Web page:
Tuesday, June 30, 2020

Livingston, TX: COVID-19 Unfolding, Part 888: Voting

Propped-up building across from courthouse. Livingston, Texas. June 2020.

NOTE: My COVID-19 posts are all over the chronological map for now; I'll number them down the road.

Typically, a Texan run-off election that follows a spring primary occurs in May. My Plan A had been to be in Livingston, Texas, to vote in person for the run-off. (I'd voted absentee in the spring primary.)

Because of COVID-19, I'd stayed in Tucson a month longer than planned, and I didn't apply timely for an absentee ballot.

Because of COVID-19, Texas postponed this year's run-off until July, and the early-voting period began on June 29.

I was in my new hometown of Livingston, Texas, at just the right historic moment to vote in person!

I arrived mid-morning. A clutch of candidates waved and greeted me from a corner, mindful of legal campaign distancing limits for election-day protocols.

Inside the courthouse, COVID protocols were evident, with proper spacing for voter queuing taped on the floor, and masked election workers.

Two COVID-related practices caught my attention:
  1. The first with trepidation, and then delight; and
  2. The second with rueful acceptance.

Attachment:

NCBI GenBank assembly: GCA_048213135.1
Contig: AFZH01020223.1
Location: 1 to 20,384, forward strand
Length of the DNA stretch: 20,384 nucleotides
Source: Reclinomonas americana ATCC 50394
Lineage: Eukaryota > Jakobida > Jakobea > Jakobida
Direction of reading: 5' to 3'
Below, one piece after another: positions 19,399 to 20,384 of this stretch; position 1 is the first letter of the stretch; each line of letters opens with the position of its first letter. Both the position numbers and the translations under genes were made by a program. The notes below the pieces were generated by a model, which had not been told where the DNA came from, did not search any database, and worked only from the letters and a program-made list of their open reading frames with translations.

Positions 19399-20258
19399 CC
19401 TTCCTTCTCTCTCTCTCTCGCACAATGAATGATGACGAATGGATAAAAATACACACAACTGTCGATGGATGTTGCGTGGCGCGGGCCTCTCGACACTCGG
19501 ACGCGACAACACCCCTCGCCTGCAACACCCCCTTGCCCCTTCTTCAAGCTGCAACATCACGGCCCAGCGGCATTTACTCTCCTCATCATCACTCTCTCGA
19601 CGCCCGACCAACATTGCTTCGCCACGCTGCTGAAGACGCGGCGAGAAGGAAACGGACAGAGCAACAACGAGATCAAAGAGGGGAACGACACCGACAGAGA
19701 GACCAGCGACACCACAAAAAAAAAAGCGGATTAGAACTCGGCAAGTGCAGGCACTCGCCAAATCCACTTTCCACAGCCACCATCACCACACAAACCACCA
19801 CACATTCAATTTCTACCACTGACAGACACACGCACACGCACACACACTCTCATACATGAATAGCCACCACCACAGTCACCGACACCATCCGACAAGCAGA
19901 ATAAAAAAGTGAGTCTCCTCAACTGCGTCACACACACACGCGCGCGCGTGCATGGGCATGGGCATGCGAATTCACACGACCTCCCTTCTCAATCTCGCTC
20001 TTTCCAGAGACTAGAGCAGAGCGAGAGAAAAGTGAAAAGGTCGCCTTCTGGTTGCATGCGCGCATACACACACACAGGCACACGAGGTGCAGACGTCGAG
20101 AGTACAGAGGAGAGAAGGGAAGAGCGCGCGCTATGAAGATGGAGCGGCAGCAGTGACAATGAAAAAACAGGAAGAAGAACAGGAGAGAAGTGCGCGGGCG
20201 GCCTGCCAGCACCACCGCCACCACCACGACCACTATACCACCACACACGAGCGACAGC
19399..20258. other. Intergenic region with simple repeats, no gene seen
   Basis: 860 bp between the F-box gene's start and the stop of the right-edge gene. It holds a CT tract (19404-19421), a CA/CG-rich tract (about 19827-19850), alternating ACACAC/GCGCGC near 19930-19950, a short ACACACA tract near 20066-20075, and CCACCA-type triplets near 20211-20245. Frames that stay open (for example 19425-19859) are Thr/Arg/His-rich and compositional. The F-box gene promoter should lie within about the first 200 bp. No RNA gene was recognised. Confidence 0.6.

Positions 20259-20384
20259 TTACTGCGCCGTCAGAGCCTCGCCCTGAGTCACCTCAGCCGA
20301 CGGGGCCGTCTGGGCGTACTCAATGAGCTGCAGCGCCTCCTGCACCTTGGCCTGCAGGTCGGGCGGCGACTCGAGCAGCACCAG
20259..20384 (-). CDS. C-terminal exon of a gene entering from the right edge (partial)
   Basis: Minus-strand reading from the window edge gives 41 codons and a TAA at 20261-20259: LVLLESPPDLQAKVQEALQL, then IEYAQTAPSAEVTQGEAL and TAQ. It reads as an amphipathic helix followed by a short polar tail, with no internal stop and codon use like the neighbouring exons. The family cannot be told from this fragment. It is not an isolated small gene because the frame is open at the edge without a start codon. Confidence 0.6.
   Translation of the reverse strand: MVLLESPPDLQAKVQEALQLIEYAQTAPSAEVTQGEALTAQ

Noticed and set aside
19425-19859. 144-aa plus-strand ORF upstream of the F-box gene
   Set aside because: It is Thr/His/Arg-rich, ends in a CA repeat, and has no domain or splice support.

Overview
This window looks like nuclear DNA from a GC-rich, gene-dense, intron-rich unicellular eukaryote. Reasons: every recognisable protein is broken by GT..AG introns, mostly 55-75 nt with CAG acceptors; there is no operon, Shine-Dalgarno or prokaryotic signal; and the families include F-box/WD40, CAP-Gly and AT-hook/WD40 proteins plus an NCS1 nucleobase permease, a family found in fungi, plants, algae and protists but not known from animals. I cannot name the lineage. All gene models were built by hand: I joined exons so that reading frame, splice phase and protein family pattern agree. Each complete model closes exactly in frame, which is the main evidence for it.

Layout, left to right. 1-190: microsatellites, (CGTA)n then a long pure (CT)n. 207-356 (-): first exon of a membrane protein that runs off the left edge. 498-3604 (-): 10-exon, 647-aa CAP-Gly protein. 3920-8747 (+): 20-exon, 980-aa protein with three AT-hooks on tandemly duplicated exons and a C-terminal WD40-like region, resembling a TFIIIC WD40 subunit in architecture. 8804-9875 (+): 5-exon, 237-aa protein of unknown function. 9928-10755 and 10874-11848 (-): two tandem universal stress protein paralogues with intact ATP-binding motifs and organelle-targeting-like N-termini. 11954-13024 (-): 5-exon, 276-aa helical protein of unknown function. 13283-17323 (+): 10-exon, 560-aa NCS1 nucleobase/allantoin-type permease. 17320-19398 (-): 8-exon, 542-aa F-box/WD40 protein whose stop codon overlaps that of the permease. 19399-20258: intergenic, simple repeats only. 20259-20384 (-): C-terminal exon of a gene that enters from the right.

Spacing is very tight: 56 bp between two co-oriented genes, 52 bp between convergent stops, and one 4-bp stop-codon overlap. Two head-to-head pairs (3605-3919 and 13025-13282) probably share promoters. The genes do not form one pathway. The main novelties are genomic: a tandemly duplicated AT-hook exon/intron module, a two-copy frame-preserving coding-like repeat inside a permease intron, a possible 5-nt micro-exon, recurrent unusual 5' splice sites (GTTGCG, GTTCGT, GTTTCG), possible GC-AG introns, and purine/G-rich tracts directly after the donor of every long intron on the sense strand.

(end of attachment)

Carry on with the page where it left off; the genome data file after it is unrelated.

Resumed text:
The first: The woman at the final voter-processing station sat before a large, white, fold-up case. In front of the case, laid onto the table, were cotton swabs atop l-o-n-g, thin, wooden sticks. As I proceeded along the line, I eyed these swab sticks with a bit of decision anxiety. COVID testing at the polls? Kind of like being able to register to vote when you get a driver's license or library card? Those long swabs - they hurt, right? Knock up against your brain pan to pull out sinus cells? Should I get tested? Yes? No? I mean, I'm right here, right? But this doesn't make sense, does it? COVID testing right here? I don't know ..... Cognitive dissonance.

Upon arrival before the woman and the long, skinny swabs atop those wooden sticks, I learned: Oh! Each voter gets one to use on the touchscreen of the voting machine.

Super clever! I loved it! And myself and I had a big laugh together.

The second: If only two, maybe three, are in the voter-processing area, the set-up was OK for distancing. Alas, the two processing tables were too close together + the two people at each table were too close together, and therefore, voters had to be too close together if each table handled two voters. The problem, in my mind, lay not in the intentions, but the small size and layout of the voting space, including the queue line area.

A better plan, if the weather permitted it (and it did when I was there), might have been to have the first table outside on the sidewalk. Or beginning in the building foyer. Or set up one of those big tents (like for a wedding or beer garden) in the short street to handle the whole thing. Or find a larger space in the building. Or in a different building.

But overall, I was delighted to be able to vote in person!      

Tuesday, June 9, 2020

On the Road: Kansas: COVID-19 Unfolding, Part 888: Meade and The Situation

Meade City Park in Meade, Kansas. Campground and playground. June 2020.